William Dalrymple “The Indian festival that brings Hindus and Muslims together” http://www.guardian.co.uk/travel/2010/mar/27/sabarimala-pilgrimage-inida-kerala-religion?page=all
(…) Every year, from mid-November to mid-January, between 10 and 50 million men leave their villages in the south of the country and trek on foot to pay homage to the shrine of the demon-slaying Lord Ayyappa at his mountain top abode of Sabarimala in Kerala's Western Ghats, south-east of Kochi (Cochin). Here the god, who is formed from the union of the two most powerful deities in Indian cosmology, Shiva and Vishnu, is worshipped as a celibate ascetic meditating in remote mountain forests for the benefit of all mankind. In keeping with this spirit, all the pilgrims take vows of celibacy and purity, growing a beard and eating only the simplest fruit and millet from the forests.
The shrine of Sabarimala is an extraordinary sight at festival time, alive with tens of thousands of pilgrims queuing to do darshan – catch a glimpse of the idol of their deity. But it was one of the major staging posts on the way to Lord Ayyappa's shrine that for me was more extraordinary than the final destination. The cult of Lord Ayyappa is notable in that it recognises no distinctions of caste or creed. All pilgrims eat and travel together; and more remarkably still, at the small hill town of Erumeli all the pilgrims – the vast majority of whom are Hindu – pray not only at the temple but also at the town's mosque. They do this in memory of the legendary assistance given to Lord Ayyappa by a Muslim warrior named Vavar. In a country that sometimes seems irreparably divided along lines of religion, this was something remarkable.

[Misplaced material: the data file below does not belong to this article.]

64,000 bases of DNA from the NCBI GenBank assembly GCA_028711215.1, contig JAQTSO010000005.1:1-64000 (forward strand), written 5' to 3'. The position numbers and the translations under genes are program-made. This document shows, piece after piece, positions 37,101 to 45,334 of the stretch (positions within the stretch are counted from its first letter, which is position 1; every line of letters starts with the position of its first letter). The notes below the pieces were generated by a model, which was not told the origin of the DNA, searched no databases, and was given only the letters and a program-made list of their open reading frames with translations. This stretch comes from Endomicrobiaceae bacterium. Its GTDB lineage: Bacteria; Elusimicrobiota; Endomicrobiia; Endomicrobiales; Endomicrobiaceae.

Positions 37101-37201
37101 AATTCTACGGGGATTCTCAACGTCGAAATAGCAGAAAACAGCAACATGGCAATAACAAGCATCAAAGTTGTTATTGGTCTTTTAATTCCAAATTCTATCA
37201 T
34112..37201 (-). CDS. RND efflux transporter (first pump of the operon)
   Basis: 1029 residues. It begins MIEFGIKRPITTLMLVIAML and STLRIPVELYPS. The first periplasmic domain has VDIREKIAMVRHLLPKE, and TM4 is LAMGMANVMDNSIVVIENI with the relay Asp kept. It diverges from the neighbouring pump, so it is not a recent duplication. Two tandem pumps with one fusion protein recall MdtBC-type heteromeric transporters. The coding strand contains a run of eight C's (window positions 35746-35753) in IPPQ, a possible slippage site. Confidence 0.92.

"Vavar was a good friend to Lord Ayyappa," explained Sakkara Swami. "He had an army, and he and his fellow Muslims helped Lord Ayyappa kill the demon Mahisi, and all the devils who were threatening the world."
Prakashan added, "In memory of their friendship we visit the tomb of Vavar on our way to see the Lord. Every pilgrim must stop here and seek Vavar's blessings. This is our tradition."
The mosque, when we finally got there, lay in the centre of Erumeli. Everywhere barefoot devotees choked the streets, haggling at the stalls selling fresh king coconuts. But the scene around the mosque was more chaotic still. Pilgrims were pouring out of a pair of ashrams opposite, covered in leaves and twigs and greenery, and painted with tiger stripes of yellow and blue. Some were wearing tiger masks, others silver crowns. In this dress, ecstatically laughing and cheering, chanting and singing, they ran and danced rather than walked into the mosque. Here they began rapidly circling the ambulatory that runs around the mosque's prayer hall. At one point on their circuit, some of the pilgrims took coconuts which they had bought in the bazaar and threw them at a wall. The coconuts shattered and fell in pieces into a special pit below.